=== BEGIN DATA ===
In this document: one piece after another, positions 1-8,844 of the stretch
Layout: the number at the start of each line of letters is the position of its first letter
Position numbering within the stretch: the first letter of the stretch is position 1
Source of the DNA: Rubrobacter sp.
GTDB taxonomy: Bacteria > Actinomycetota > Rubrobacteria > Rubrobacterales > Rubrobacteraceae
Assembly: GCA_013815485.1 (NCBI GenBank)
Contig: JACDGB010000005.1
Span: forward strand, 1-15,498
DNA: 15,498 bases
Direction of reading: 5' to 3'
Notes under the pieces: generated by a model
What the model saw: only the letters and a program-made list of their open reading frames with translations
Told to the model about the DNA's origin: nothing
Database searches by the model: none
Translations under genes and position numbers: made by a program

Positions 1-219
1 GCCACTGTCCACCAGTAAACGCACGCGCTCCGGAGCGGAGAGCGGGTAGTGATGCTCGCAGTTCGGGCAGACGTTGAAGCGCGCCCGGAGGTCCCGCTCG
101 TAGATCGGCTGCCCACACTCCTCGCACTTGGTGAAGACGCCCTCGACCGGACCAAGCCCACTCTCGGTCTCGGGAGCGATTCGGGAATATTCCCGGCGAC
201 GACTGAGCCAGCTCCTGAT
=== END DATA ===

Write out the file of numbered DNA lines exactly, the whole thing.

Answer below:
In this document: one piece after another, positions 1-8,844 of the stretch
Layout: the number at the start of each line of letters is the position of its first letter
Position numbering within the stretch: the first letter of the stretch is position 1
Source of the DNA: Rubrobacter sp.
GTDB taxonomy: Bacteria > Actinomycetota > Rubrobacteria > Rubrobacterales > Rubrobacteraceae
Assembly: GCA_013815485.1 (NCBI GenBank)
Contig: JACDGB010000005.1
Span: forward strand, 1-15,498
DNA: 15,498 bases
Direction of reading: 5' to 3'
Notes under the pieces: generated by a model
What the model saw: only the letters and a program-made list of their open reading frames with translations
Told to the model about the DNA's origin: nothing
Database searches by the model: none
Translations under genes and position numbers: made by a program

Positions 1-219
1 GCCACTGTCCACCAGTAAACGCACGCGCTCCGGAGCGGAGAGCGGGTAGTGATGCTCGCAGTTCGGGCAGACGTTGAAGCGCGCCCGGAGGTCCCGCTCG
101 TAGATCGGCTGCCCACACTCCTCGCACTTGGTGAAGACGCCCTCGACCGGACCAAGCCCACTCTCGGTCTCGGGAGCGATTCGGGAATATTCCCGGCGAC
201 GACTGAGCCAGCTCCTGAT